eLearning Design and Development

ILT to VILT: 3 Tips to Make the Switch to Virtual Instructor-Led Training

We’ve been helping organizations adapt and transition to an ever-changing climate for years, but we’ve never seen anything like this before. The COVID-19 pandemic has rapidly changed the way we all work, and whatever the future holds, that won’t change. Even after the dust settles, 25-30 percent of the workforce will continue to work from home at least one day a week. Like it or not, working remotely is here to stay.

If you’ve already talked training with your team via Zoom, congrats! You’ve already started the switch from instructor-led training (ILT) to virtual instructor-led training (VILT). Going completely virtual can seem expensive and time consuming, but neglecting the switch altogether could result in frustration and lackluster results. Luckily, you don’t need to overhaul your entire training strategy to reconfigure for virtual learning. There are quick swaps and fixes you can use today to ensure your instructor-led training doesn’t go to waste while employees are working from home.

Rethink Engagement

Without the back-and-forth dialog between instructor and student, a direct conversion from ILT to VILT can result in losing learner engagement. While you might not be in the same room, you can repackage ILT so that it offers the opportunity for more connected learner engagement. Whether it’s a post-training Zoom call, a poll to get learner feedback, or even a real-time whiteboard brainstorming session, adding interactivity helps learners stay engaged and on task. Remember that learners are probably craving collaboration, so add activities that give them a chance to chat, discuss, and plan.

Break It Up

Your learners’ stamina at home is nowhere near the stamina they had in the classroom. Without face-to-face interaction and a lack of dedicated learning spaces, your learners are bound to lose focus if your ILT to VILT is simply a recorded video. To make VILT more successful, break it up into bite-sized learning modules that incorporate engagement opportunities. Learners can focus for shorter periods of time without losing out on the content they need. Consider your existing content and find areas where you could scale back, and then naturally break it up into topics. Then, utilize post-training materials for learners to practice concepts without being glued to their screens for hours on end.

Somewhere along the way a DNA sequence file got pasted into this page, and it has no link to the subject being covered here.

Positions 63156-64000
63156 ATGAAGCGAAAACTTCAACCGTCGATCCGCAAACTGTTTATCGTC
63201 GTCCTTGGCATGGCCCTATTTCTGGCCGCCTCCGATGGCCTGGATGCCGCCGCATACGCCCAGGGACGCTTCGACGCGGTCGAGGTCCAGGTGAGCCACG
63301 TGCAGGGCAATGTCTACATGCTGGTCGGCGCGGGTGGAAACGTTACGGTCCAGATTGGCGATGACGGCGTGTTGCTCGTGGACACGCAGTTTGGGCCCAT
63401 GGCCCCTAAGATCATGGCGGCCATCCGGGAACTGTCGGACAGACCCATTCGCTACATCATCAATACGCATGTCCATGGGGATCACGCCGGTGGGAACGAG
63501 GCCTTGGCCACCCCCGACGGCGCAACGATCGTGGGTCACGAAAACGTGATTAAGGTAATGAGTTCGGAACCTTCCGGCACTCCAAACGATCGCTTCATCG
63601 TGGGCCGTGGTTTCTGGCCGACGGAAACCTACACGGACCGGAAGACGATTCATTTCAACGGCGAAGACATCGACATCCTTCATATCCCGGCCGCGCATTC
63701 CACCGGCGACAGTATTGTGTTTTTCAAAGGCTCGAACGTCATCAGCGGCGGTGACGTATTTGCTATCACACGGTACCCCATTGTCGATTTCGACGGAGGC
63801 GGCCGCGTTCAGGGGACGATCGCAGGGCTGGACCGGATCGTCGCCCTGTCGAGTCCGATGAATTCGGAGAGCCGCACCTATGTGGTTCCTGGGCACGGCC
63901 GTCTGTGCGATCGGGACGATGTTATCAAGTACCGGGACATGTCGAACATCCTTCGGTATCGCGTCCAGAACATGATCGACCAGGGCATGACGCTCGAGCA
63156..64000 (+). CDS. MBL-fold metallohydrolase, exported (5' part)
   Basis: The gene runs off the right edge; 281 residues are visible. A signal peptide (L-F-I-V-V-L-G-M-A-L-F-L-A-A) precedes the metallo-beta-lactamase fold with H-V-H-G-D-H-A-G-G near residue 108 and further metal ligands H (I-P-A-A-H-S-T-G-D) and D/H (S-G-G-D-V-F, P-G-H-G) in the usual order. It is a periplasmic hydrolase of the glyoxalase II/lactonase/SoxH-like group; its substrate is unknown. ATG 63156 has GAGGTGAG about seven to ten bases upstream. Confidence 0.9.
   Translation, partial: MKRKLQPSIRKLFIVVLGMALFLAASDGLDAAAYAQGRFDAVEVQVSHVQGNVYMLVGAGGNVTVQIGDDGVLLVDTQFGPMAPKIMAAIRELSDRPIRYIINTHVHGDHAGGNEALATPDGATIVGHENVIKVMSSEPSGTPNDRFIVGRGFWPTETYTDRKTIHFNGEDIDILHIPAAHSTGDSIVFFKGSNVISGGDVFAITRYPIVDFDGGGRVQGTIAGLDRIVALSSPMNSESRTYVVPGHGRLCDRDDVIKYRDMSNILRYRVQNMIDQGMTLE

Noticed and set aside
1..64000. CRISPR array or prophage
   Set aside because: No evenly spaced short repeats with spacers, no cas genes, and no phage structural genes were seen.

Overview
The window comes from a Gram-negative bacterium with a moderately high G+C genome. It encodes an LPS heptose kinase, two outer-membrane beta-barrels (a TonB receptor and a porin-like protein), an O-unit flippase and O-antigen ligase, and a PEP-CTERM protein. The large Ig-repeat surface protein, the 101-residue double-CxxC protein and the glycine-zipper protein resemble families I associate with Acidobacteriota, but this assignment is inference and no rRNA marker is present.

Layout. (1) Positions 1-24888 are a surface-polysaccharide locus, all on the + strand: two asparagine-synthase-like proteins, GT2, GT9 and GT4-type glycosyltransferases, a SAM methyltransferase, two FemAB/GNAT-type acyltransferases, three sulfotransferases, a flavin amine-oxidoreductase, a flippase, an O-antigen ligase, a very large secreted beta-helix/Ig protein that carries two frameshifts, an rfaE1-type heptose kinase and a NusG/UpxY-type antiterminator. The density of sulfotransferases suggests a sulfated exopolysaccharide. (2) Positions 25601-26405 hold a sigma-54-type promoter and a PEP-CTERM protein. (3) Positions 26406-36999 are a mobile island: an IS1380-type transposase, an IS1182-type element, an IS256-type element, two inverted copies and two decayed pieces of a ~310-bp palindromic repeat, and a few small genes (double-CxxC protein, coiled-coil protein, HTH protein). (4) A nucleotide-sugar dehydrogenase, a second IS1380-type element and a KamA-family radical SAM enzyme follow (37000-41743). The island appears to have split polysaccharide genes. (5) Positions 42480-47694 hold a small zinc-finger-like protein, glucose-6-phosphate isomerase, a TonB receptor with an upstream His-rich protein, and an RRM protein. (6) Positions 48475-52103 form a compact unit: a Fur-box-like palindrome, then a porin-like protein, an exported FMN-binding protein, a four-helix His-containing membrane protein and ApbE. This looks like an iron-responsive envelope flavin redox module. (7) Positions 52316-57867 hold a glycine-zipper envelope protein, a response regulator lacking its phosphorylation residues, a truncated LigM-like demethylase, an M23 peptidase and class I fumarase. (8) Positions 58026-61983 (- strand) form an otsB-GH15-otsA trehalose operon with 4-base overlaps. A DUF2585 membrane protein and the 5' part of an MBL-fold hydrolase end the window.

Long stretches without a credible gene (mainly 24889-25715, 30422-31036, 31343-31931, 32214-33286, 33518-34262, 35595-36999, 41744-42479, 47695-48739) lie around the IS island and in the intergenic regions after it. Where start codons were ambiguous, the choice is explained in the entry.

Train Your Trainers

Your facilitators might struggle with the new virtual learning curve. Take the time to train them on how to properly facilitate a virtual learning approach. They’re used to being face-to-face with their students, which means that some of the new virtual training technology might be foreign to them. Try running a few mock sessions before you’re ready to launch a new VILT initiative. That way you can identify gaps and pain points beforehand. Facilitators may also need pointers on delivery methods and how to interact with learners on- and off-screen, whether it’s during a chat, video call, email, or follow-up communication. Better prepared facilitators and moderators can help smooth out some of the bumps for a seamless ILT to VILT transition.

You’re definitely dealing with a new frontier in eLearning. If you used to rely on instructor-led training, it can feel like all your hard work is unusable with your workforce at home. But you can still use what you have as you pivot from ILT to VILT. You’ll find that with some creativity and flexibility, most of your content can be repackaged in a fresh, deliverable, and interactive way. Whether most of your employees continue working from home or you’re lucky enough to welcome them back, converting ILT to VILT means deftly adapting to a brave new (work) world.

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